Welcome to European Tribune. It's gone a bit quiet around here these days, but it's still going.
Not sure you miss anything, but assuming you're new to this issue, a little run-down on it.

Geographically, depending on who did the calculation, the center of Europe is somewhere between Southwestern Lithuania and the Northwestern edge of the Carpathian Basin [today in Slovakia and the Westernmost tip of Ukraine].

Historically, "Central Europe" used to be the Polish-Lithuanian Commonwealth, Prussia, and the Habsburg Empire (was earlier Austria and Kingdom of Hungary, became later Austria-Hungary). Culturally, this made some sense for the following reasons: Eastern border roughly the Eastern extent of Western Christianity (which meant very real political alliance systems and exchange beyond religion), these continental countries were off East of the dominant maritime nations making up Western (and Northern) Europe, and there was the Ottoman Empire to the Southeast. With German unification in the 19th century, all of Germany shited into "Central Europe".

To give some evidence, Central European Time (CET, the timezone today extending from Spain to Hungary, but originally only from Germany and on to Transsylvania and Galicia, areas then in Austria-Hungary but today in Romania resp. Ukraine) was established at the request of the Hungarian State Railways (see here).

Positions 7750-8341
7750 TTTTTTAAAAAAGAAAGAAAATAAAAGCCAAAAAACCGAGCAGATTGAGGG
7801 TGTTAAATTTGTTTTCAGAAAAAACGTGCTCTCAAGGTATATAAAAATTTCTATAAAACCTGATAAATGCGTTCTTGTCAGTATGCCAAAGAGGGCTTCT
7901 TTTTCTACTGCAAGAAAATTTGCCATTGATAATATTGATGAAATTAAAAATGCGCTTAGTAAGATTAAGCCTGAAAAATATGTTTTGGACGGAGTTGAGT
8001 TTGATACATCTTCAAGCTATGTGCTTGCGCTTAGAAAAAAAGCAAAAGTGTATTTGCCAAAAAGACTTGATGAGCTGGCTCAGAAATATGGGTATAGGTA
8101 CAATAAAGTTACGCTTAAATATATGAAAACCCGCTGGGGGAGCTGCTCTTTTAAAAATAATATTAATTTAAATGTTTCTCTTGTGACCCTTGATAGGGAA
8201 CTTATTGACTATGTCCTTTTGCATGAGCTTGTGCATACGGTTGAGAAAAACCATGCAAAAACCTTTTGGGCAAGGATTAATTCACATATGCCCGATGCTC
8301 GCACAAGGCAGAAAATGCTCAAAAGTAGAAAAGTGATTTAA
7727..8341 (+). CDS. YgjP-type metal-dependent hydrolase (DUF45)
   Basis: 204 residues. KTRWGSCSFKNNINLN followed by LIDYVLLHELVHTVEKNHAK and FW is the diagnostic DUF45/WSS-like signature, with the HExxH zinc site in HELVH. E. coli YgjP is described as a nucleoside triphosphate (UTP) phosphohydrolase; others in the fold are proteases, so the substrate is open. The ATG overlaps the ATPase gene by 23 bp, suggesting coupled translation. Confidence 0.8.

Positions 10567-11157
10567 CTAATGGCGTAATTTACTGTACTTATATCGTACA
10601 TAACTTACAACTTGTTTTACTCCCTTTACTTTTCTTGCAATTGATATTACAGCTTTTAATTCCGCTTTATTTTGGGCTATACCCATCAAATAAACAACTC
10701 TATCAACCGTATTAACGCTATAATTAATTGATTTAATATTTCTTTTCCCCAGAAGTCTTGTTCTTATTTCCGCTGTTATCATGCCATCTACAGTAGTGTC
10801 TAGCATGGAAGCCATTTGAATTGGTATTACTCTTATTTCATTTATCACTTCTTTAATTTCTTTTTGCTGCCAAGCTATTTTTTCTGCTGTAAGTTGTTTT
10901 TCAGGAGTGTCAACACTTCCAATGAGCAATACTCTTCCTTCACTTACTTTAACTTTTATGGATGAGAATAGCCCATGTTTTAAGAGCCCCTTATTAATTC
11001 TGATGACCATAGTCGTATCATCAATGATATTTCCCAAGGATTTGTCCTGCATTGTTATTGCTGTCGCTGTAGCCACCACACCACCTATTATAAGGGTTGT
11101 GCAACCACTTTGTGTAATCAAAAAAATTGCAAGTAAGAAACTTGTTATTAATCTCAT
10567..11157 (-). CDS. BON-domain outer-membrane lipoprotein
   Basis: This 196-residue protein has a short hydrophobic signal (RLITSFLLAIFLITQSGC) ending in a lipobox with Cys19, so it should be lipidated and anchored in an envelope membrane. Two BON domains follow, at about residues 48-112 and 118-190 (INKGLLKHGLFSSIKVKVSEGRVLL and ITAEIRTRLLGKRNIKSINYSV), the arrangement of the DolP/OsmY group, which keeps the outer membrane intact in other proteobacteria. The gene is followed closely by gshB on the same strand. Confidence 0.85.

In all the descendant countries, the region is called thus to this day. In the West, however, after the Iron Curtain descended across the continent, "Eastern Europe" became what was beyond.

After the fall of 'communism', there was confusion. Finding that the locals are confused and aren't that enthralled by their "Eastern Europe" terminology, some Westerners (especially those immigrating fro here...) had no trouble with the old terminology (see the Soros-funded Central European University). Then there are the new 'compromise terms', used on international fora to please us but apparently unknown to most Westerners: Central-Eastern Europe, Eastern-Central Europe (CEE/ECE), the same with "and".

But Western usage is confused also for reasons entirely unrelated to our sensitivities. What complicates the picture is

  1. EU accession: no one says "Eastern EU", instead, the mostly Central European new members (and immigrants from there) became "Eastern Europeans".
  2. the Russia question: Russophobes of various degrees wouldn't even see Russia as culturally European, or just ignore the ex-USSR-minus-Baltics - so the Eastern border of the EU is really the cultural limit of Europe for them.
  3. Poemless would also want me to add to the previous a parallel trend among Central European Russophobes, insisting on differentiating themselves as Central European to distinguish from the 'russkies'. (Though I honestly don't know how much, if any, role that plays.)

*Lunatic*, n.
One whose delusions are out of fashion.
by DoDo on Sat May 10th, 2008 at 02:12:08 PM EST
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